The Galapagos Islands - a conflict of interests : a case study of how conservation, tourism and local interests meet, and howthat affect the islands and the residents

University essay from SLU/Dept. of Urban and Rural Development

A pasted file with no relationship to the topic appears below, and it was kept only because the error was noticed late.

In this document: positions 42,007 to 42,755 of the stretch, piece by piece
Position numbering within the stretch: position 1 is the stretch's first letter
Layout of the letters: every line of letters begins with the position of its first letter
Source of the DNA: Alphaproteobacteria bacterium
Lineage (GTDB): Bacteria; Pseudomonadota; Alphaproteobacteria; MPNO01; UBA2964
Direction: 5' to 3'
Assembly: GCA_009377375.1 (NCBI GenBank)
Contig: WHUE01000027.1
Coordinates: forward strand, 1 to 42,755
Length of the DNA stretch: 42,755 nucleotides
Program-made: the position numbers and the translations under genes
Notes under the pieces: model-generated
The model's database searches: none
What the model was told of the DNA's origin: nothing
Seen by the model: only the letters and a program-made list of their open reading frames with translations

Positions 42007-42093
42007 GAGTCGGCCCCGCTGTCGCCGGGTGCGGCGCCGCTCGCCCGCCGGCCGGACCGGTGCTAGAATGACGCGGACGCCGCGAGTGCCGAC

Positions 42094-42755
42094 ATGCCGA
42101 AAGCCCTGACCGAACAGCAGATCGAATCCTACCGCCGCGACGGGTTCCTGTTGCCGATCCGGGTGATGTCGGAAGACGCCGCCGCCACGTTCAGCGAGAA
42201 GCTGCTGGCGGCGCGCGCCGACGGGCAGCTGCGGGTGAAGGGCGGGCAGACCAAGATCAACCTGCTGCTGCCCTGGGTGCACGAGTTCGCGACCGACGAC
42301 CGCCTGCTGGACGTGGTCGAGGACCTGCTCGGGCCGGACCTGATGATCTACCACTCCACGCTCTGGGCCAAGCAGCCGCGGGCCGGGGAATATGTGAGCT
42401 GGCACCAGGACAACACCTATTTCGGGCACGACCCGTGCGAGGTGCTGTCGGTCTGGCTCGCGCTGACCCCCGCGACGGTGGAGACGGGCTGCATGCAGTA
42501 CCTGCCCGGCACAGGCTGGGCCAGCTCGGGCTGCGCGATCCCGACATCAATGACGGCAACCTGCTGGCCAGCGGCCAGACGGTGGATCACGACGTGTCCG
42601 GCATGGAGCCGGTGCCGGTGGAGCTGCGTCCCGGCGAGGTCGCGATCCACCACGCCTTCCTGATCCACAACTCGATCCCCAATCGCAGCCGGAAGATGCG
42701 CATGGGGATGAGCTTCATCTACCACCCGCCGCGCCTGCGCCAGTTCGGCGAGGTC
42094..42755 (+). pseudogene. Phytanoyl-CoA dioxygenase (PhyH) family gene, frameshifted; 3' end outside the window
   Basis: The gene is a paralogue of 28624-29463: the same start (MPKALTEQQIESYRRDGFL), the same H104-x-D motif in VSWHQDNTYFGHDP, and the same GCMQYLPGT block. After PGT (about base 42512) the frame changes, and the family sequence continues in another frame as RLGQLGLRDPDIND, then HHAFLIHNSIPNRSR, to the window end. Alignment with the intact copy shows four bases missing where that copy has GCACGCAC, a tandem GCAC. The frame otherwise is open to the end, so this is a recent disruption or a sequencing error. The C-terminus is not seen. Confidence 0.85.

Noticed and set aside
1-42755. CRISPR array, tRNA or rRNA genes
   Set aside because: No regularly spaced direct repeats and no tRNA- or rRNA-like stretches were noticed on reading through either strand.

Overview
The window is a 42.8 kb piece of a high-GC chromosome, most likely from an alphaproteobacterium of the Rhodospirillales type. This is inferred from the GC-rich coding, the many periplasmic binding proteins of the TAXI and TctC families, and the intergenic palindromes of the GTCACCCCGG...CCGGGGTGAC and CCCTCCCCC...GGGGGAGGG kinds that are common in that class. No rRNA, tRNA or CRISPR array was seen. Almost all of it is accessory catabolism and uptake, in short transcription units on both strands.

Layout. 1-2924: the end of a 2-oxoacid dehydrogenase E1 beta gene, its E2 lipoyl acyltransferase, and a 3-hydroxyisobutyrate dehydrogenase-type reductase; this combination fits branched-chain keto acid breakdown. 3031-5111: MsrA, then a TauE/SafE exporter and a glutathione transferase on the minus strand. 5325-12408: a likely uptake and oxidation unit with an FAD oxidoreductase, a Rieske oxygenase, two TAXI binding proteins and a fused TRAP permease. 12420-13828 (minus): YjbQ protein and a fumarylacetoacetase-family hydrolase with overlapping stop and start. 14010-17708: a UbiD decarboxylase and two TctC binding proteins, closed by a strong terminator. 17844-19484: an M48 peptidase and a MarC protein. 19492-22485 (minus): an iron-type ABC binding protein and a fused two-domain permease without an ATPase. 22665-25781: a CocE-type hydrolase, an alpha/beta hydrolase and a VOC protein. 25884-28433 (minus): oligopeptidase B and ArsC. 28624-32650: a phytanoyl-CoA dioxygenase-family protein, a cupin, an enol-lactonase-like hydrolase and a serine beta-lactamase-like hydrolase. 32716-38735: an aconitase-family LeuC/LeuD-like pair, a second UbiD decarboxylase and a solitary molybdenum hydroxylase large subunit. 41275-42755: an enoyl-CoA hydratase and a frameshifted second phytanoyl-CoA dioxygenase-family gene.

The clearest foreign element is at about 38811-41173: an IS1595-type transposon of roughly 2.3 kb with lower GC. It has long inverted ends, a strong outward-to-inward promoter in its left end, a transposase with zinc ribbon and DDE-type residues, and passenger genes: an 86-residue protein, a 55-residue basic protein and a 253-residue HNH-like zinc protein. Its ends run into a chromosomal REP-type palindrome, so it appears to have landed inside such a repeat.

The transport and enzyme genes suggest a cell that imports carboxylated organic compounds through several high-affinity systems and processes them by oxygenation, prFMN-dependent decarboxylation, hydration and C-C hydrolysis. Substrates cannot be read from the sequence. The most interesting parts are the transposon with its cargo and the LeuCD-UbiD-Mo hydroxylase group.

Abstract: This thesis aims to examine how conservation, a growing tourism industry, and local interests meet at the Galapagos islands, Ecuador, and how that affects the islands and the people living or working there. This study is a result of a case study conducted at the Galapagos islands, mainly the island of Santa Cruz (which is the most populated island and the “economic capital”, as well as the island that has gone through the most rapid change in relation to growing tourism industry and development), done over the course of six weeks. The Galapagos Islands, situated 1000 kilometers from the Ecuadorian coast, has for a long time been very isolated, which has resulted in a rather “un-touched” nature and wildlife, which is unique for the islands. The Galapagos Islands gained a lot of attention worldwide after Charles Darwin visited and based his evolutionary theory on the discoveries made there. This lead to scientists all over the world wanted to preserve and study this unique place, therefore 97% of the area was turned into a national park conservation. Environmentalists and conservationists were thrilled over this, and a research station was established on one of the more populated islands, Santa Cruz. This however, was not without problems for the local population, who became more restricted and had to live in relation to the conservation rules and agenda. Due to the unique nature and wildlife at Galapagos, a tourism industry developed over the years, and has grown very rapidly during the past few decades. This meant a lot of new opportunities for the local population, who could expand their livelihood opportunities and enter into the tourism industry. The increasing tourism also drew people from mainland Ecuador to relocate to the islands for jobs. This drastically changed the islands economy, as well as the socio-ecological relations. This has resulted in the current situation at Galapagos today, which is a conflict of interest between the conservation agenda wanting to conserve the nature and wildlife and keep it “un-touched”, the tourism that is now the backbone of the local economy, and the local people who has to live in relation to both the conservation regulation as well as the rapidly increasing tourism and development of the islands.

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